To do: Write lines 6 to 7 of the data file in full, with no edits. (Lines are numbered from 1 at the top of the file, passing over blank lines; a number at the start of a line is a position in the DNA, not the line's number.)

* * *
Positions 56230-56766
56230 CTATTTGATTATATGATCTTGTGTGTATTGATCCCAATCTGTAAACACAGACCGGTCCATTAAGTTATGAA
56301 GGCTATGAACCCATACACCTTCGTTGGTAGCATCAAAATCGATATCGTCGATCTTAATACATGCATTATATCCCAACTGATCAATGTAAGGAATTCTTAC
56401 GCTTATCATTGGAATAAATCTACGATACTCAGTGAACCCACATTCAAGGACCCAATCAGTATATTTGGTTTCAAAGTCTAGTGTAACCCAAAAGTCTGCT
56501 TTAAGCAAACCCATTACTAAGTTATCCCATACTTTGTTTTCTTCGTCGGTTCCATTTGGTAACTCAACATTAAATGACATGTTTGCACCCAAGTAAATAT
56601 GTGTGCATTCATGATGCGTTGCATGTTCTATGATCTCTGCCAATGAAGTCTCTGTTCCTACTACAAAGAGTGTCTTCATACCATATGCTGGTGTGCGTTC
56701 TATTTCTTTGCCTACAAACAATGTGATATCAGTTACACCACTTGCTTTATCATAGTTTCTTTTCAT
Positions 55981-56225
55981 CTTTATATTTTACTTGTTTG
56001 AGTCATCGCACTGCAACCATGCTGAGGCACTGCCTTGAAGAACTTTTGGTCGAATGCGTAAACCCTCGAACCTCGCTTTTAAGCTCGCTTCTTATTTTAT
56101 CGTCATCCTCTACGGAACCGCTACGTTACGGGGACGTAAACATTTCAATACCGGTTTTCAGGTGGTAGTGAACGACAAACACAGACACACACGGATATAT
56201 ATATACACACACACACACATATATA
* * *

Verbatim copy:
56601 GTGTGCATTCATGATGCGTTGCATGTTCTATGATCTCTGCCAATGAAGTCTCTGTTCCTACTACAAAGAGTGTCTTCATACCATATGCTGGTGTGCGTTC
56701 TATTTCTTTGCCTACAAACAATGTGATATCAGTTACACCACTTGCTTTATCATAGTTTCTTTTCAT